This year's festival is off to a really good start - I am ready and excited to go see more films. As for Son of Rambow, you may have to wait awhile to see it if you missed opening night (imdb is showing a US release of 2008), but trust me: it will be worth it.

Monday, May 21, 2007

An insurance salesman, a soapmaker and a waiter walk into a bar...

meshugge like a fox

The great philosopher Boris Grushenko once said, "There are worse things in life than death. If you've ever spent an evening with an insurance salesman, you know what I'm talking about." Yes, but what if you spent the evening with an insurance salesman, a soapmaker and a waiter? What's worse than that, the chicken & biscuit bowl at KFC? Actually, the insurance salesman was erratically engaging, the soap-maker was entertainingly crazy and the waiter? Let's just say he's not getting a tip.

The insurance salesman is Burkhard Wagner, a modern day Flying Dutchman. Instead of roaming the high seas, he cruises the autobahn, unable to go home until he fulfills a seemingly sisyphean sales-quota. Sporting a giggle the Riddler would find annoying, Wagner encounters one financially tenuous soul after another, offering them salvation in the form of a life"nsurance policy to be redeemed by their loved ones. In the process he has sundered his own soul from all that he holds dear; his wife and child. A mysterious woman offers him a lifeline to his own redemption, but will he accept it? Bathing the film in blues and greens, director B/olent Akinci paints a portrait of alienation worthy of Edward Hopper. Burhkard possesses a loneliness so deep, Willy Loman would cry a river for him, but he makes a superb salesman, squeezing every ounce of his remaining sanity into another sales pitch. At times the film mirrors the disassociation of its protagonist, taking us into a realm touching upon the Lynchian, but Running on Empty bears closer kinship to Gilles Marchand's uncanny Red Lights and Who Killed Bambi. This is nowhere more evident than the ending, where Burkhard comes to a resolution which may strike one as deeply unsatisfying but, which upon further reflection, proves to be both beautiful and fulfilling.
Another flavor of mischegas is on display in Dr. Bronner's Magic Soapbox. Anyone familiar with Dr. Bronner's pure-castile soap has spent time trying to decipher the eyestrainingly bewildering text, arranged on the bottle like some verkakte midrash, exhorting the reader with philosophic gems like:
Whatever unites mankind is better than whatever divides us! Yet, if absolute-unselfish I am not for me, I am nothing but classless, raceless, starving masses, never free nor brave! Only if constructive-selfish I work hard perfecting first me, like Mark Spitz-arctic owls-penguin-pilot-cat-swallow-beaver, bee, can I teach the MORAL ABC'S ALL-ONE-GOD-FAITH, that lightning-like unites the Human race! For we're ALL-ONE OR NONE! ALL-ONE! "LISTEN CHILDREN ETERNAL FATHER ETERNALLY ONE!" EXCEPTIONS ETERNALLY? ABSOLUTE NONE!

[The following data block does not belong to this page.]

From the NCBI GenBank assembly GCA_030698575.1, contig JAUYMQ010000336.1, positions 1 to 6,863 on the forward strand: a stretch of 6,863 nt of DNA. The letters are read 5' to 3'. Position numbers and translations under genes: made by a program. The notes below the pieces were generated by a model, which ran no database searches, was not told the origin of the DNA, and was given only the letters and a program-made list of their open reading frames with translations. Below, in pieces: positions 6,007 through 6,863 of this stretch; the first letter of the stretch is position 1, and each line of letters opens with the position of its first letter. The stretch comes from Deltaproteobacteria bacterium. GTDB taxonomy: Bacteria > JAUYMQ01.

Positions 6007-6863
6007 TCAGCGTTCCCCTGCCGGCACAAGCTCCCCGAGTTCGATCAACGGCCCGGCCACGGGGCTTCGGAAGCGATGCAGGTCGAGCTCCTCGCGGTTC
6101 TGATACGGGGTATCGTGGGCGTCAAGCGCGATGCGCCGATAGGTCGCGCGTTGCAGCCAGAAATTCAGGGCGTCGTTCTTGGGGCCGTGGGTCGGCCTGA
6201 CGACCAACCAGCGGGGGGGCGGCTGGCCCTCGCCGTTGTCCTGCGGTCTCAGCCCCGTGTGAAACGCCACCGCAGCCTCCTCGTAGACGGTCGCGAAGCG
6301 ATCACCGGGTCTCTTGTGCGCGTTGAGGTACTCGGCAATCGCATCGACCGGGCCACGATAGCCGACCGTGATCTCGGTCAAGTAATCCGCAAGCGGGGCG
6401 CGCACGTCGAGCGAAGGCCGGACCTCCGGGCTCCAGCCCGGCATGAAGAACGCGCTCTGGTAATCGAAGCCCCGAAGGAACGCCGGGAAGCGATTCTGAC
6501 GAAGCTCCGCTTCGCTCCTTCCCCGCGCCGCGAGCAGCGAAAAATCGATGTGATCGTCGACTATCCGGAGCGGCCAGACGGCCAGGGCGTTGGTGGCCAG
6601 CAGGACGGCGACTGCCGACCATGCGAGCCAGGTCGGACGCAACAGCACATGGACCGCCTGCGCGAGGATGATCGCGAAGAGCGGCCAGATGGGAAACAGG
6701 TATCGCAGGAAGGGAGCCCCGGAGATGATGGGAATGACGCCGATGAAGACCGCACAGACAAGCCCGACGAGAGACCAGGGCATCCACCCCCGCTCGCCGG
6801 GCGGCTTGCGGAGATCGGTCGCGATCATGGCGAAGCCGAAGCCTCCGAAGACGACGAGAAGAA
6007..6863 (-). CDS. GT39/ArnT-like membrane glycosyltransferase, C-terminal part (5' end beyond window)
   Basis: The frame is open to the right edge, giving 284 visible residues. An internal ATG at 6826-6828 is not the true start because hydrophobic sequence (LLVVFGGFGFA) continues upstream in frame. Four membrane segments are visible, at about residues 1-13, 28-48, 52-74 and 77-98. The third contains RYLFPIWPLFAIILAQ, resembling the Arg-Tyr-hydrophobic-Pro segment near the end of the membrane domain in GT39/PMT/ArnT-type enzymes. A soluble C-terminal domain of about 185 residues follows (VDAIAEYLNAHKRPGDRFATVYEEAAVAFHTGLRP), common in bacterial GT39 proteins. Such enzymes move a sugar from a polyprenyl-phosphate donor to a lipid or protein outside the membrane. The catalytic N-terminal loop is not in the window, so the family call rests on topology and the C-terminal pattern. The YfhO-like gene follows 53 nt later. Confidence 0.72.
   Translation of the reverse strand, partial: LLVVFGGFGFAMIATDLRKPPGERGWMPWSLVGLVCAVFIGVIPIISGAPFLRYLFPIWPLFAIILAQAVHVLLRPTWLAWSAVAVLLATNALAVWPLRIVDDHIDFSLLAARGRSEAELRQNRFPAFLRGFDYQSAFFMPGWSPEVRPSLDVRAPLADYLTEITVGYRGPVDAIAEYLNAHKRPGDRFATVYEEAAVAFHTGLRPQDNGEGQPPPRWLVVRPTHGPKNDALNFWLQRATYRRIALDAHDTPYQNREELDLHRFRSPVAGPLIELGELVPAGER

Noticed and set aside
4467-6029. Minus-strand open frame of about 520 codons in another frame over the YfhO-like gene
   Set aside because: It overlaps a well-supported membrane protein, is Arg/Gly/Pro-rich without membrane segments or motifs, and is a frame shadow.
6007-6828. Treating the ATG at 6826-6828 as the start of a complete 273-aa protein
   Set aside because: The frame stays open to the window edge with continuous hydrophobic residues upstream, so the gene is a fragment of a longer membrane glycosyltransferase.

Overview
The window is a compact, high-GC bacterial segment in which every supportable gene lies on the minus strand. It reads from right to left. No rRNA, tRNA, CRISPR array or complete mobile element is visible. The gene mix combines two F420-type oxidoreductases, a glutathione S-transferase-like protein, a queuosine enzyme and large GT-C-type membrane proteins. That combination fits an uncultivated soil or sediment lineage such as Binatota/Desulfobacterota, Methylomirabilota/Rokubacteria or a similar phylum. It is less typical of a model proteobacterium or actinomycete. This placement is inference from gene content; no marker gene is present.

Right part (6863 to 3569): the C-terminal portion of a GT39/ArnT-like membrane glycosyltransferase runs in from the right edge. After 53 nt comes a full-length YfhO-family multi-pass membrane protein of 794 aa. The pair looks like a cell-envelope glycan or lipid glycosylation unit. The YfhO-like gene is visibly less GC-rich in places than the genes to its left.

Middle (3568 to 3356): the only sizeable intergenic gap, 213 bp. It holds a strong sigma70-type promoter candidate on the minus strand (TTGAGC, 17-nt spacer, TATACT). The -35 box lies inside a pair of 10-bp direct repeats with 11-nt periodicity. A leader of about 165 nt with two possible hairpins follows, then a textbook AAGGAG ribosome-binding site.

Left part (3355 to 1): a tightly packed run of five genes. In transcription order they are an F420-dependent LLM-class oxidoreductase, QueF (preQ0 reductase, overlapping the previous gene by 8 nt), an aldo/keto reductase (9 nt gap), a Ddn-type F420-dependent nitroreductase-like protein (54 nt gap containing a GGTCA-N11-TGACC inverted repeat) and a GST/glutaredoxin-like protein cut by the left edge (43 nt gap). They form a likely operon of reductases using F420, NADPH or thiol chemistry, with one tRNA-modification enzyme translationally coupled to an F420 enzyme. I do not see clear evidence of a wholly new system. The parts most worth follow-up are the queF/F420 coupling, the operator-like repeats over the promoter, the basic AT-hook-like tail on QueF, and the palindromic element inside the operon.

The source of this enlightenment was a German refugee, Dr. Emanuel H. Bronner. Emigrating to the US in 1929, he spent a number of years as a journeyman chemist. An outspoken proponent of the 'All-One-God-Faith' and the 'Moral ABCs', Dr. Bronner had the forceful, airless deliberation of the kind of visionary typically referred to as a 'crackpot' and in person resembled Samuel Fuller doing an impersonation of Mel Brooks's 2000 Year Old Man. For his tireless efforts, he was eventually committed by his sister, but managed to spring the bughouse and, like all enterprising men of vision, headed for California. It was there he established his soap company and flourished. Through a commitment to the Moral ABC's, nude sunbathing and a daily body rub with Peppermint Pure-Castile Soap, Dr. Bronner lived to be a ripe old alter kocker. Using a mix of archival footage and contemporary interviews, Sara Lamm gives us the whole megillah on Dr. Bronner, his family, his company and his philosophy. Indeed, one of the signal achievements of the film is that, once you've seen it, the teeny-tiny rants on the bottle make sense, Mark Spitz and all. ALL ONE! ALL ONE! ALL ONE!
For a somewhat unclean feeling, one can see The Waiter. Utilizing a premise similar to Stranger Than Fiction, but with all the warmth and humanity of Hostel, the film depicts a frustrated screenwriter mercilessly toying with and tormenting his characters until he discards them like Kleenex. Although the point of the film is what a bad writer he is, it suffers from the fact that, as an audience, we have to endure the same cruel, humorless plot as his characters. In this regard, it is reminiscent of 'Mulligan Stew', Gilbert Sorrentino's unreadably bad novel about a character trapped in an unreadably bad novel. At least Sorrentino threw in a terrifically steamy sex scene, something writer/director Alex van Warmerdam declines to do. Arguably, van Warmerdam serves himself a taste of his own medicine as, in addition to writing and directing the film, he plays Edgar, the hapless waiter of the title and the central figure of torment for the writer-within-the-film, Herman. However, unlike van Warmerdam or Edgar, you the SIFFgoer have the choice of eliding this chazarai altogether by not seeing the film.